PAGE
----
The middle childhood years can be a good time to help your child understand more about his special needs, how or when to explain needs to others, and how to ask for help if needed. Your child may need your help and ideas for building or improving relationships with others. You may also want to think about how to help others learn about your child's condition and needs.
As appropriate, think about ways your child can begin to contribute to the family or the community. For children who may be dependent on others for some or many aspects of daily life, it's important for them to know they have something to offer.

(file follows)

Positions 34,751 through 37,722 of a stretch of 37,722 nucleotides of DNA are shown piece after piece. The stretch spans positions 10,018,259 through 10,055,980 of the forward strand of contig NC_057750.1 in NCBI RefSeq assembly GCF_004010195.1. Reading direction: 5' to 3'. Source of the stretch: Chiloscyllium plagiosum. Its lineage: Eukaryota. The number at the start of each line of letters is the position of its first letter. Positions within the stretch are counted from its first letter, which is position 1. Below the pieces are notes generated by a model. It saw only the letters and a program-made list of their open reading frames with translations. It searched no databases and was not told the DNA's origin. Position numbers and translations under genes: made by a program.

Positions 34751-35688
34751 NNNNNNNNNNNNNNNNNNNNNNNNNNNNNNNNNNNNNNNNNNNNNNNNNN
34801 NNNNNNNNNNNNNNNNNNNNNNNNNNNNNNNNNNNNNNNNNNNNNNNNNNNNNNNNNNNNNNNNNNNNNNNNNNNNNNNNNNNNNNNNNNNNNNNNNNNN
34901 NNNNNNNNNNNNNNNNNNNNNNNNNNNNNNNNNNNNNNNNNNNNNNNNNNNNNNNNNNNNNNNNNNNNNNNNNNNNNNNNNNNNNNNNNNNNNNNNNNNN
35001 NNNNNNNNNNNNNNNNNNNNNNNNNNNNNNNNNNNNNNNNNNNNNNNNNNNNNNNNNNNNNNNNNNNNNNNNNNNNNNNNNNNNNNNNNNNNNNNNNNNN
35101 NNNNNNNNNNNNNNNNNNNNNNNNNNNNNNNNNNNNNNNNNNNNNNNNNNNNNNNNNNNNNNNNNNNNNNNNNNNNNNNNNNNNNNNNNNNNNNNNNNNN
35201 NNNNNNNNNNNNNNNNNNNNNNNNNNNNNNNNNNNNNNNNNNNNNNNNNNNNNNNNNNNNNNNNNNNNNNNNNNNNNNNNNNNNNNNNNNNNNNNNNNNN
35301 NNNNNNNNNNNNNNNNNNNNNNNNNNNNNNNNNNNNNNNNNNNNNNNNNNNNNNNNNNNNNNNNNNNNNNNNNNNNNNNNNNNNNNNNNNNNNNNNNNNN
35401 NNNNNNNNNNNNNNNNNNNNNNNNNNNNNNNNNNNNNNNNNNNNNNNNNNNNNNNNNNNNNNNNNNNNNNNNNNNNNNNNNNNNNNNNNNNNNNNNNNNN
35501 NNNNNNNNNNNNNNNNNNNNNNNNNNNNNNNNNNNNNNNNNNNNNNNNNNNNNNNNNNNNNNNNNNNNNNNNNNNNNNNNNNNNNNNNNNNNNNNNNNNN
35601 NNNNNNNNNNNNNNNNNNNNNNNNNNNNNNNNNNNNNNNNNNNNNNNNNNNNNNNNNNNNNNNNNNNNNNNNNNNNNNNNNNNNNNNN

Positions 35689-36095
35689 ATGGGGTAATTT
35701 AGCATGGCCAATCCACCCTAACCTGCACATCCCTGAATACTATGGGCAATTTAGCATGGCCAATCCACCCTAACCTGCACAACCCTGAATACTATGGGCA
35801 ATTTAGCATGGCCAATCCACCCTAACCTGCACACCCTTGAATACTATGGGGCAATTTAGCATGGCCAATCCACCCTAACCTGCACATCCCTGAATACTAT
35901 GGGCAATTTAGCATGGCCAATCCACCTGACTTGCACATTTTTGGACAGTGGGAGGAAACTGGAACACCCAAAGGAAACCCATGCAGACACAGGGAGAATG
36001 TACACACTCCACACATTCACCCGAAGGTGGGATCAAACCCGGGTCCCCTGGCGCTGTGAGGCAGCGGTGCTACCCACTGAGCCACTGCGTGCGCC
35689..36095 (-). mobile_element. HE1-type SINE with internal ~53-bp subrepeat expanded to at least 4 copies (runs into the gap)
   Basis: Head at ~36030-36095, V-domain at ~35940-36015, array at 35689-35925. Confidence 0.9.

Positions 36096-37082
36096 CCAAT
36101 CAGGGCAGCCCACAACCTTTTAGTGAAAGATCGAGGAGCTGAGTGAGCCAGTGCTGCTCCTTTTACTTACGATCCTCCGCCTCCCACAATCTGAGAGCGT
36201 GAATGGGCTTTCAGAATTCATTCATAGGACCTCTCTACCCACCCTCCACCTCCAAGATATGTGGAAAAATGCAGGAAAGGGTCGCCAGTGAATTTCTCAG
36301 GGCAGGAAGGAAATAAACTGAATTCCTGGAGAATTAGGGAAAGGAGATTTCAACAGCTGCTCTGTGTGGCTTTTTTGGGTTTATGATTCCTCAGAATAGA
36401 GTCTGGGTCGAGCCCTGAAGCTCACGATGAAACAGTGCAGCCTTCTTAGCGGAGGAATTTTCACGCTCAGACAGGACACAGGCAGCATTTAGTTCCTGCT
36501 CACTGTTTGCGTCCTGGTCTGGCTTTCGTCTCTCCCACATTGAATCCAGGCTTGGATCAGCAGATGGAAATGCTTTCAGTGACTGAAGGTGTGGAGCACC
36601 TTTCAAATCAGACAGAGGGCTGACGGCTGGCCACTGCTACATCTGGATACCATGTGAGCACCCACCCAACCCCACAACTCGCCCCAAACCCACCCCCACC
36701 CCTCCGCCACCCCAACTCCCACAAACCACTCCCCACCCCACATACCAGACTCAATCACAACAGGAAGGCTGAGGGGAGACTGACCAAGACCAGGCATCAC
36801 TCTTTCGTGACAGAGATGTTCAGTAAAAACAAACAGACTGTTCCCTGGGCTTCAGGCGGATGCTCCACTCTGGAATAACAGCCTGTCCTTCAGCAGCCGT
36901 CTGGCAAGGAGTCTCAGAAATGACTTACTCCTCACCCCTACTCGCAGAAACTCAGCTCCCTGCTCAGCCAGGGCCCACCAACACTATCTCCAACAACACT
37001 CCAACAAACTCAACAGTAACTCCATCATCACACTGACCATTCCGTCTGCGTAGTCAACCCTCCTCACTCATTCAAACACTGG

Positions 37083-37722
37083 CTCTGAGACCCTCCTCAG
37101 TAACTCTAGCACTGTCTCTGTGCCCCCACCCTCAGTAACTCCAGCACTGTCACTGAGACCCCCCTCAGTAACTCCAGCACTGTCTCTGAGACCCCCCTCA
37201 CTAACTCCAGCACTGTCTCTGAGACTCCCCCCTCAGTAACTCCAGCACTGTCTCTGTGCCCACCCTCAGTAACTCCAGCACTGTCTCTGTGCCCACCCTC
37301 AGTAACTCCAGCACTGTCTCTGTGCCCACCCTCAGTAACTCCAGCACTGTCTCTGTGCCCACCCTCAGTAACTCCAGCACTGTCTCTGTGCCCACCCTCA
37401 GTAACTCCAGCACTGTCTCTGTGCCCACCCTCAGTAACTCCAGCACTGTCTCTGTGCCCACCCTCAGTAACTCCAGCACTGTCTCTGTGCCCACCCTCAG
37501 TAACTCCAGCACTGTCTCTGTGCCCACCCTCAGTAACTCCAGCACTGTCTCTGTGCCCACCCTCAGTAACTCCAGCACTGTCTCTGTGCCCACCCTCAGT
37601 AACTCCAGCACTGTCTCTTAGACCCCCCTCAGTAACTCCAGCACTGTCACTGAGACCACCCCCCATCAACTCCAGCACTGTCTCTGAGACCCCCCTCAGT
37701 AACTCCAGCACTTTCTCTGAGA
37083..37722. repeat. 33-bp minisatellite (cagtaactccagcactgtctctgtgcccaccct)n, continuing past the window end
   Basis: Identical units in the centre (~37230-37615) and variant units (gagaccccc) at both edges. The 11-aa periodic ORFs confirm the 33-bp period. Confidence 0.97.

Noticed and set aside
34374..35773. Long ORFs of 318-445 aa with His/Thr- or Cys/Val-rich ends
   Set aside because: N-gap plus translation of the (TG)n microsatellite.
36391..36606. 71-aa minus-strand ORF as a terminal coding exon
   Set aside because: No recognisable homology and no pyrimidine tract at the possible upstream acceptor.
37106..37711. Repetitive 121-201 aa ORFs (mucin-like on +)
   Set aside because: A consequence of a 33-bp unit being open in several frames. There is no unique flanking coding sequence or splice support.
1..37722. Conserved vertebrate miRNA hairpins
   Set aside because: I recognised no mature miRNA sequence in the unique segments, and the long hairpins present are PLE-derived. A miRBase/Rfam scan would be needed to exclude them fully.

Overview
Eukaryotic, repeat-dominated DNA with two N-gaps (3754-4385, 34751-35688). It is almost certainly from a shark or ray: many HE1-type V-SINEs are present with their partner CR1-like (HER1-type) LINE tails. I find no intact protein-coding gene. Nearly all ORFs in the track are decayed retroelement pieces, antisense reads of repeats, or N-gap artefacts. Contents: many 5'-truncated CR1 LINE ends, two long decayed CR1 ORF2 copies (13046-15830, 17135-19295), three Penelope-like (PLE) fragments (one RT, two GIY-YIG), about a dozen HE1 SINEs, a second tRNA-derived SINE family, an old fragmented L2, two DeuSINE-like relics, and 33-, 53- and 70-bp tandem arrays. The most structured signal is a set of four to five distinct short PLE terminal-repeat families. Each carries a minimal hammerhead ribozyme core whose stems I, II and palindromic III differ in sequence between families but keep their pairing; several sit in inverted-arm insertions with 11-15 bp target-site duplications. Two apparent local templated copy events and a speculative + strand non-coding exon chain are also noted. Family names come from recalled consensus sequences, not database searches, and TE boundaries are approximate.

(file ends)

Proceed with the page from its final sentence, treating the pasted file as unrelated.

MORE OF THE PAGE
While many children with special health needs have teams of doctors, your child still needs a yearly well-child visit with a primary health care provider for overall health and screenings that are important for all children.
For older children this may be a good time to think about the changes puberty and the teen years will bring and resources that might be important. If your child has an IEP (Individualized Education Program—see p. 10), review it to see how well the plan reflects your child's current goals and abilities. Think also about other services and supports your child will need in the future.